Everything flows like river
Everything flows like river
Everything is good and flows
like river

As I read this poem by Julian Mann ... I think that he knew the story of Siddhartha and his river, but maybe that's not true, I don't know, but what I can say ... this poem is very similar to the feeling I got form reading Siddhartha by Hermann Hesse. (!! the quotes from Siddhartha are from the Project Gutenberg version of Siddhartha !!)

high in the mountains
crystal clear water gives birth to a river -
I light a candle

© Chèvrefeuille

Wow! ... the river has done me a favour ... it inspired me in a strange way almost magical ....
!! All three photos are from Free Big Pictures !!

This episode is open for your submissions tonight at 7.00 PM (CET) and will remain open until September 20th at noon (CET). I will post our new episode, Vineyards, later on. For now ... listen to your inner river of wisdom and find the right words to compose a haiku inspired on this post.

Tuesday, September 16, 2014

Carpe Diem Ghost Writer #25, Björn Rudberg on "Haiku and Humor"

Dear Haijin, visitors and travelers,

I have a nice GW-post for you all. This time it's a Ghost Writer post by Björn Rudberg of Björn Rudbergs Writings and he invites us to bring humor into our haiku. Humoer in haiku isn't my "cup of tea", but sometimes I try it of course. I will look for a few examples and post them in response on this GW-post. Have fun!


Humor in Haiku and renga

One thing we use to little in haiku is the dry humor you can sometimes find in classical haiku. Maybe we are too respectful to the form sometimes, still when reading through I see (often with apologies) attempts in this direction. Today I would like you to take an approach to the dry wit of haiku writing, 

We have had even classic example previously here, consider for example this one by Issa:

spring peace -
a mountain monk peeks
through the hedge

The combination of the monk and peeking through the hedge removes some of the respect for the monk and make him a human of flesh and blood, and spring is an excellent time when this might happen to a monk full of hormones.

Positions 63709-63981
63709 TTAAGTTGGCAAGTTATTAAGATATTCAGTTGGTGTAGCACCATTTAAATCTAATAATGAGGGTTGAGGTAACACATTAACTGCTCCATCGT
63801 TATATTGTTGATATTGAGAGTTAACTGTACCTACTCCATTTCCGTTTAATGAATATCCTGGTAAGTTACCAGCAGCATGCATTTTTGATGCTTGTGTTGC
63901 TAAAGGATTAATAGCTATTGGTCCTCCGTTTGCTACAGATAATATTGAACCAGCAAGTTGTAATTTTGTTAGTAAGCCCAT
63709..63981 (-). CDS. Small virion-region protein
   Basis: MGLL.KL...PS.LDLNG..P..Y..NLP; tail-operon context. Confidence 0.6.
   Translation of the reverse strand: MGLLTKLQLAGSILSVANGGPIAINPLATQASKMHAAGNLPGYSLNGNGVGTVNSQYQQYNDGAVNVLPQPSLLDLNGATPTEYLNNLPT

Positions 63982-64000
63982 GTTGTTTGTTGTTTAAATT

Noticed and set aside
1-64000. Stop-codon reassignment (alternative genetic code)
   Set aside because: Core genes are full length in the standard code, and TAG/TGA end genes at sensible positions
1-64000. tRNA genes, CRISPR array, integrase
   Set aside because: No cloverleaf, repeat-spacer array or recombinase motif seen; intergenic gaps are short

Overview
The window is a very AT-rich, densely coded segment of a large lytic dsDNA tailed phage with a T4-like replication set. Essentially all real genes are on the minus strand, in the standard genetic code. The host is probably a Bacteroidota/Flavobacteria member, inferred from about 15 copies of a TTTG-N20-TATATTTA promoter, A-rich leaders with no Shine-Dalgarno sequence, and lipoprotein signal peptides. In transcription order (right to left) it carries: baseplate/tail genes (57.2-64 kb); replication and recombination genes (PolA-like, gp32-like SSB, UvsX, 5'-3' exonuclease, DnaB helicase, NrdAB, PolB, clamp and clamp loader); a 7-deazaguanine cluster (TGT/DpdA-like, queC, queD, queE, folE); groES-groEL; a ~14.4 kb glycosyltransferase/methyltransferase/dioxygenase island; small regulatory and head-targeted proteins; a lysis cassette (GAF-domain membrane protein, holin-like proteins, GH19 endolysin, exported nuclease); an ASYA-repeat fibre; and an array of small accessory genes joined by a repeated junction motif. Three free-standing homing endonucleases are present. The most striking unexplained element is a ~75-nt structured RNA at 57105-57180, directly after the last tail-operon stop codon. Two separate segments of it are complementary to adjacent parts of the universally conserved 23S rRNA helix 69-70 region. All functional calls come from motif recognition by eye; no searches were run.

Another way of doing humor in haiku is a concept of renku haikai no renga (俳諧の連歌, "comic linked verse"),. This is similar to renga in the sense that we create a comic effect in collaborative poetry.

A classic example is:

The robe of haze is wet at its hem

to which the disrespectful response was:

Princess Sao of spring pissed as she started

Imagine, a deity like the princess of spring gets wet by peeing on herself.

So today I want you to either, write a classic haiku with humor embedded, or take a classic haiku (maybe from our earlier challenges), and to a tan renku, where your second stanza create an effect of humor through coarseness and disrespect. 

Do not be afraid, this is a day to be merry.


Well ... let us have a smile on our faces or let us laugh out loud ... it's up to you my dear Haijin, visitors and travelers.

This episode will be open for your submissions tonight at 7.00 PM (CET) and will remain open until September 19th at noon (CET). I will publish our new episode, river, later on.

Monday, September 15, 2014

Carpe Diem's "Time Glass" #2 a time-challenge "Buddha"

Dear Haijin, visitors and travelers,

Are you ready for a new time-challenge? It's Monday again and so it's time for a new "Time Glass" episode, in which the goal is to write a haiku inspired on a photo and a given prompt within 12 hours. So in this feature I challenge you all to write a haiku in 12 hours, comparing to the short moment of the sound of a pebble thrown in water, as is haiku ... Haiku is just a painting with words about a moment as short as an eye-blink.
I was a very lucky man as I saw how you all responded on our first "Time Glass" episode and so I think this "time-challenge" I will do every Monday. The "time-challenge" starts at 7.00 PM (CET) and ends at the next day 7.00 AM (CET), so just 12 hours to respond!!

Here is the photo for your inspiration:

© Chèvrefeuille, your host
And this is the 'prompt':


Well ... I think this will inspire you all to write a haiku and share it within 12 hours ... so ... be on time!

This "Time Glass" episode is OPEN for your submissions at 7.00 PM (CET) and closes within 12 hours. Have fun! Be inspired and share your haiku with us all here at our Haiku Kai.

Carpe Diem's "Remember This Music?" #1, "Take this Waltz" by Leonard Cohen

Dear Haijin, visitors and travelers,

A little while ago one of our family members gave me an idea for a new feature in which the leading role is for "Musical Memories" and I think I have a nice new creation for you all. Today I will introduce to you an all new feature and I have called it "Carpe Diem, Remember This Music?" And as the title already said this new feature is all about memories of music. I think every one has memories in which music plays a role. For example: My wife and I married on a song by Engelbert Humperdinck and I remember the first CD which I bought when the CD-player was introduced. That CD was by Leonard Cohen. Recently I saw a commercial for our Dutch National Railway Company in which a song by Leonard Cohen was used.